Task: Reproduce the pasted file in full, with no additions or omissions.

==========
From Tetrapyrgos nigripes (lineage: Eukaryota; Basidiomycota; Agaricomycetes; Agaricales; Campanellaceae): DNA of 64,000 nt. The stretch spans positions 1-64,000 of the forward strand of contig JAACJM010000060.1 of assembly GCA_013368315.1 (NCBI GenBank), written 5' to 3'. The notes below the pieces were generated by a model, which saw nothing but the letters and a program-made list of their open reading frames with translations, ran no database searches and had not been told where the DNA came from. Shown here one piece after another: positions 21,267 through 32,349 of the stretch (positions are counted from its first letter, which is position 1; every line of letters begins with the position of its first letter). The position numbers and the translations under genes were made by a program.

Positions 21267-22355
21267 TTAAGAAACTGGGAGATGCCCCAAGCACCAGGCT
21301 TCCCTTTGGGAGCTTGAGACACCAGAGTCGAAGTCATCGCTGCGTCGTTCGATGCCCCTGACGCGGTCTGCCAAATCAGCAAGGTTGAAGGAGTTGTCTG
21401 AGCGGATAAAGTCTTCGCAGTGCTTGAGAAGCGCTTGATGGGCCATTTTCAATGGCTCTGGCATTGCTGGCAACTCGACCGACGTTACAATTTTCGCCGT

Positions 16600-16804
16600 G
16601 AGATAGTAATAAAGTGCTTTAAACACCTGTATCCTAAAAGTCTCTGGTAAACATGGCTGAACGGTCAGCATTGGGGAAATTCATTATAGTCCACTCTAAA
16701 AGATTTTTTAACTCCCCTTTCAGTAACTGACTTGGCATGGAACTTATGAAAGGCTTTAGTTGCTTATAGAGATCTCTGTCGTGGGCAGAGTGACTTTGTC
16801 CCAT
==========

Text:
From Tetrapyrgos nigripes (lineage: Eukaryota; Basidiomycota; Agaricomycetes; Agaricales; Campanellaceae): DNA of 64,000 nt. The stretch spans positions 1-64,000 of the forward strand of contig JAACJM010000060.1 of assembly GCA_013368315.1 (NCBI GenBank), written 5' to 3'. The notes below the pieces were generated by a model, which saw nothing but the letters and a program-made list of their open reading frames with translations, ran no database searches and had not been told where the DNA came from. Shown here one piece after another: positions 21,267 through 32,349 of the stretch (positions are counted from its first letter, which is position 1; every line of letters begins with the position of its first letter). The position numbers and the translations under genes were made by a program.

Positions 21267-22355
21267 TTAAGAAACTGGGAGATGCCCCAAGCACCAGGCT
21301 TCCCTTTGGGAGCTTGAGACACCAGAGTCGAAGTCATCGCTGCGTCGTTCGATGCCCCTGACGCGGTCTGCCAAATCAGCAAGGTTGAAGGAGTTGTCTG
21401 AGCGGATAAAGTCTTCGCAGTGCTTGAGAAGCGCTTGATGGGCCATTTTCAATGGCTCTGGCATTGCTGGCAACTCGACCGACGTTACAATTTTCGCCGT

Positions 16600-16804
16600 G
16601 AGATAGTAATAAAGTGCTTTAAACACCTGTATCCTAAAAGTCTCTGGTAAACATGGCTGAACGGTCAGCATTGGGGAAATTCATTATAGTCCACTCTAAA
16701 AGATTTTTTAACTCCCCTTTCAGTAACTGACTTGGCATGGAACTTATGAAAGGCTTTAGTTGCTTATAGAGATCTCTGTCGTGGGCAGAGTGACTTTGTC
16801 CCAT